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8th October 2012, 03:39 AM  #1 
diyAudio Member
Join Date: Dec 2005

The Golden Ratio of 1.618
Do the internal dimensions of 13.335cm, 18.429cm, and 29.818cm follow the Golden Ratio of 1.618? One website calculator says yes, another says no.
13.335cm is my smallest allowable dimension so I started from that number. I am seeking to construct a dimensionally nonresonant sealed box for a driver. Thanks. 
8th October 2012, 03:47 AM  #2 
diyAudio Member
Join Date: Dec 2005

BTW, the numbers of 13.335cm, 21.578cm, and 34.913cm appear to be more correct to meet the 0.618 : 1.000 : 1.618 ratio...

8th October 2012, 03:57 AM  #3 
diyAudio Member
Join Date: Jan 2007

Try:
1. Find the cabinet volume 2. Find the volume's cube root. That's your 1.0 dimension. 3. Multiple the cube root by .618 and 1.618. Those are the other two dimensions. 
8th October 2012, 04:59 AM  #4 
frugalphile(tm)
diyAudio Moderator

13.335 x phi = 21.576
21.576 x phi = 34.910 A box a hair over 10 litres. What do you need an online calculator for? One of the ones you used is outtolunch. Robert's algorithm for working from a required volume is bang on Using the golden ratio will not create a nonresonant sealed box. The use of irrational numbers (phi or not) to determine a boxes dimensions just helps keep them from piling on top of one another (be careful with the squareroot of 2) dave
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8th October 2012, 10:41 AM  #5 
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Join Date: Mar 2010
Location: SofiaBulgaria

A nonresonant box is the sphere. B&W Nautilus makes use of long distances behind the driver. For the bass driver they serve as a closed transmission line or a kind of or maybe labyrinth/aperiodic/infinite baffle.
You could install it in a pipe, just make sure the length is one quarter of the lowest reproduced wavelength and fill it with fiberglass or stone wool or a mix of all known wadding. After all with midranges, your aim is not the LF alignment and as long as you are in the flat area of the response, the enclosure is demanded to do just one thing. Actually it is required not to do anything and specifically not to send reflected waves through the cone. I remember a discussion between me and one of the reputable members here, we agreed that a good choice for midrange is well stuffed chamber with open back. Slight dipole effect (eliminates the environment due to the side null) and nothing is returned through the cone due to the noninteracting character of the enclosure. A note of caution is to stuff the chamber well, because otherwise it will act as an Uframe and those always exhibit the so called UHframe peak which is not manageable in a bandpass such as the midrange, only low pass or in exotic examples highpass if it occurs low enough which in turn is governed by dimensions. Best regards!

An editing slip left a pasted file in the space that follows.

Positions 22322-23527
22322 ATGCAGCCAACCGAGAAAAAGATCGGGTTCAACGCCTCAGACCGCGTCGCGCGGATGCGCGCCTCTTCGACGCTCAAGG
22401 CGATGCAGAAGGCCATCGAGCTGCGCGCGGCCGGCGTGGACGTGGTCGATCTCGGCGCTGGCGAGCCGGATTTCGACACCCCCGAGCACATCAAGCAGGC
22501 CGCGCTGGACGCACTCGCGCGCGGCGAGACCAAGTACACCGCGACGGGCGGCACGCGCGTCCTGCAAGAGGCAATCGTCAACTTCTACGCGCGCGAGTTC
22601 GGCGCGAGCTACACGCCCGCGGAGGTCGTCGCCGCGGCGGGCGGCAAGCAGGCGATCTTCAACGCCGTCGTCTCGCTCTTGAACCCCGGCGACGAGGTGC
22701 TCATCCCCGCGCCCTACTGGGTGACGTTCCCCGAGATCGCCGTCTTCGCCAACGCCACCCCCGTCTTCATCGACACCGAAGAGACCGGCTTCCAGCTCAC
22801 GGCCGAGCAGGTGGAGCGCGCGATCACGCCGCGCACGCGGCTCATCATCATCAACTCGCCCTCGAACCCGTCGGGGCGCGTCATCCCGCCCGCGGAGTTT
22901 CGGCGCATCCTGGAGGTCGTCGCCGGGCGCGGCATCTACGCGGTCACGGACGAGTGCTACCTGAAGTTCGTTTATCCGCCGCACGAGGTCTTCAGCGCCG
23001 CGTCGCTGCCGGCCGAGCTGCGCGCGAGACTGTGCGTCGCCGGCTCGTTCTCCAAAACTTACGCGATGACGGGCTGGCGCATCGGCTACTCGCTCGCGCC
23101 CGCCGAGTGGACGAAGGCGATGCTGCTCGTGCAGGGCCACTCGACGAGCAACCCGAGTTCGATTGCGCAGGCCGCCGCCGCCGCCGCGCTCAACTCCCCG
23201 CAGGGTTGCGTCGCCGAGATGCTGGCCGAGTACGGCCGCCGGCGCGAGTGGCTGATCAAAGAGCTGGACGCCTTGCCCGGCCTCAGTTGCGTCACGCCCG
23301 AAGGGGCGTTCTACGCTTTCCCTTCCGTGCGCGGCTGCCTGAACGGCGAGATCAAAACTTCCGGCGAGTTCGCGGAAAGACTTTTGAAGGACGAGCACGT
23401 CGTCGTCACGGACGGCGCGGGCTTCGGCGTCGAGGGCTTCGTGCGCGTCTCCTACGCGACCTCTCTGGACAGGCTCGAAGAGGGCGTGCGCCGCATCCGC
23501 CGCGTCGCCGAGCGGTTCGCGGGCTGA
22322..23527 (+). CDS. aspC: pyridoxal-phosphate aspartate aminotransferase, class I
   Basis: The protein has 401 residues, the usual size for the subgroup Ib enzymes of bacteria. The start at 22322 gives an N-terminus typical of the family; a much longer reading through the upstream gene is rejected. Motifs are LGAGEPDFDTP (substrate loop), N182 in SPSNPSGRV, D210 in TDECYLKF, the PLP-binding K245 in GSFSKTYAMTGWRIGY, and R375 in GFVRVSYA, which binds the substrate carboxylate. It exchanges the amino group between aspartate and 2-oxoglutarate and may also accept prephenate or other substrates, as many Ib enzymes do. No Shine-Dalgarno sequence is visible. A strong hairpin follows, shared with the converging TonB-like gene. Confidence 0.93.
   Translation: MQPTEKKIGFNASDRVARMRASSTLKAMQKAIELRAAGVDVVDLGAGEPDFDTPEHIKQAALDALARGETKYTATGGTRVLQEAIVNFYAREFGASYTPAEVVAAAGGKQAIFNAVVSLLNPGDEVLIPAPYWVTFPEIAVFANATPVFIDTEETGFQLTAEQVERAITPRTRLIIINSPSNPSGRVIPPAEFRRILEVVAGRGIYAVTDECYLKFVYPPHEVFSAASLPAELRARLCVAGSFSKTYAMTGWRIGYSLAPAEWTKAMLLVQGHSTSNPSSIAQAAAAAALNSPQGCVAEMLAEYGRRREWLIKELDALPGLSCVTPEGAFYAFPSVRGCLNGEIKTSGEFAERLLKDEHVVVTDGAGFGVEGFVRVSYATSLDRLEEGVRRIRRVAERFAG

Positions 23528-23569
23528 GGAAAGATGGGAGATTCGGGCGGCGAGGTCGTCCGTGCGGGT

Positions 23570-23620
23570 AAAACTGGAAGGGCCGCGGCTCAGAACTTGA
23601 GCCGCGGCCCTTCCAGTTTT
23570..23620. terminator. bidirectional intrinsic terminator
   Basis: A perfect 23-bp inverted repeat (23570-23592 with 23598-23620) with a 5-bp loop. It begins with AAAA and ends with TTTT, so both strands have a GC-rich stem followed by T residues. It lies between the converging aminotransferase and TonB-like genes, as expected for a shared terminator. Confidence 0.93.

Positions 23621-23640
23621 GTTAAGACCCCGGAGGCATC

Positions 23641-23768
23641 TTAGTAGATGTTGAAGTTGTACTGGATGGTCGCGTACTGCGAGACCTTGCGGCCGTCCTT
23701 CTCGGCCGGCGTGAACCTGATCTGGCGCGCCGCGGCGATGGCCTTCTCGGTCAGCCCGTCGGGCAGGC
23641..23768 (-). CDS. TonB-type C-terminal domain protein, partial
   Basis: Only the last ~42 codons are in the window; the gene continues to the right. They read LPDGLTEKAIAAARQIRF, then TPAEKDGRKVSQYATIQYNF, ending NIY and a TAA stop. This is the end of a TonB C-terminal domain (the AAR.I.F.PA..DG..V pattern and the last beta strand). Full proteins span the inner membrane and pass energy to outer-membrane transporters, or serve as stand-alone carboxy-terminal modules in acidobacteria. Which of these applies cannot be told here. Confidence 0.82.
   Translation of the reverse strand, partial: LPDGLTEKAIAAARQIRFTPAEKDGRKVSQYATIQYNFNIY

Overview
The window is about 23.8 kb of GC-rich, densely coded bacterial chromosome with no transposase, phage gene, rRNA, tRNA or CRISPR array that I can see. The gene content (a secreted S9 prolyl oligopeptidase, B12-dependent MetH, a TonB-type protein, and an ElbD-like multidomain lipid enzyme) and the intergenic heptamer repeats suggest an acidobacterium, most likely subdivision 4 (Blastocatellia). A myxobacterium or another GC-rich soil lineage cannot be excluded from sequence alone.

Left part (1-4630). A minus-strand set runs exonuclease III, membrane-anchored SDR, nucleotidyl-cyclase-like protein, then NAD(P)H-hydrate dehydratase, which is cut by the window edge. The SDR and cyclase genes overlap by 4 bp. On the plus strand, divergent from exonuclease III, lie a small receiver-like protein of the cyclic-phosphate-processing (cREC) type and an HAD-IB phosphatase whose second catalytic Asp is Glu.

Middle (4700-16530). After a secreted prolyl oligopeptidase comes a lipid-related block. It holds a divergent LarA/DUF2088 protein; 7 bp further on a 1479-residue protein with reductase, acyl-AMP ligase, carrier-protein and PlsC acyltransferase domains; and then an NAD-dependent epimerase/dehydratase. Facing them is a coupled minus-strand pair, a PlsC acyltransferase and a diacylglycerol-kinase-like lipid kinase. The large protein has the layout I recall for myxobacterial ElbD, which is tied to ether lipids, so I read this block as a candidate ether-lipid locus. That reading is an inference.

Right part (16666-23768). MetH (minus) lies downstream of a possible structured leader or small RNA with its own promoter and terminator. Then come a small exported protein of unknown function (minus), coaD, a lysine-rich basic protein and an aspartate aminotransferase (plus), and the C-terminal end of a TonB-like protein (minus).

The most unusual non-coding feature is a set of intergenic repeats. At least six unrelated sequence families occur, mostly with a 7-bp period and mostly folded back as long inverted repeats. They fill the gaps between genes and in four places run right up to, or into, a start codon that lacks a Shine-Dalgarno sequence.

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8th October 2012, 02:51 PM  #6 
frugalphile(tm)
diyAudio Moderator

The inside of a sphere has one very strong standing wave since all distances across the inside are the same. The outside is very nice.
dave
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8th October 2012, 05:21 PM  #7  
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Location: South Africa

Quote:
Wes Lachot Design  Studio Design and Acoustic Consulting 

8th October 2012, 05:56 PM  #8 
frugalphile(tm)
diyAudio Moderator

Thanx for the article.
The trap to avoid when using root2 is that root2 x root2 is a very undesirable ratio. Toole's work shows that there are no magix ratios for rooms... partly due to the fact that windows, doors, and the construction of the walls, more often than not give resonances that do not correspond to the physical dimension. A huge step in solving room issues is to cant one of the surfaces (ie vaulted ceiling). If the cant can be in 2 directions you are even further ahead. This also applies to speaker boxes, but at higher frequencies and the consideration that it is easier to achive a "stiff room" so the actual dimensions have greater coorespondence to functional dimensions. dave
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8th October 2012, 06:18 PM  #9 
diyAudio Member
Join Date: Feb 2008

There is no such thing as a nonresonant box.
The only thing achieved by using different dimensions for height, length and width is to spread the resonances so they coincidence less. Which dimensions that actually work depends, and should be calculated for each case. And one should look at both axial, tangential and oblique resonant modes.
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8th October 2012, 07:05 PM  #10 
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Join Date: Sep 2012

I like golden ratio encolsures for strength. It makes for a very stiff box without adding bracing/panels. It also helps that no single dimension is too small/large, but with all the great "tower" designs out there, I'm not sure golden ratio has any advantage... internal dampening may be more important.

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